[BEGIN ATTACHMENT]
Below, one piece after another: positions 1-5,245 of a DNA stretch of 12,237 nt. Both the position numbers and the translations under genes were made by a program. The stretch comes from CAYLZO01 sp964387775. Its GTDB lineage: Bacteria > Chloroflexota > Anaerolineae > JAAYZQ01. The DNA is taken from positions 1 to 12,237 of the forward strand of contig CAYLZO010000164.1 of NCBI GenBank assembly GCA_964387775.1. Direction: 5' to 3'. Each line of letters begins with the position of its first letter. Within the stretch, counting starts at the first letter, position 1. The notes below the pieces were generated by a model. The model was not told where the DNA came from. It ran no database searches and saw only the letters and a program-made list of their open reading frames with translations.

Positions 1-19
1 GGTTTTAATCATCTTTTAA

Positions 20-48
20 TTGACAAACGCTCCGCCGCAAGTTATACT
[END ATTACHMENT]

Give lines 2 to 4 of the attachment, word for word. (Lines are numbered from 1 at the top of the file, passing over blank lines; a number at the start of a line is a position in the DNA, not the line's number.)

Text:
Positions 1-19
1 GGTTTTAATCATCTTTTAA

Positions 20-48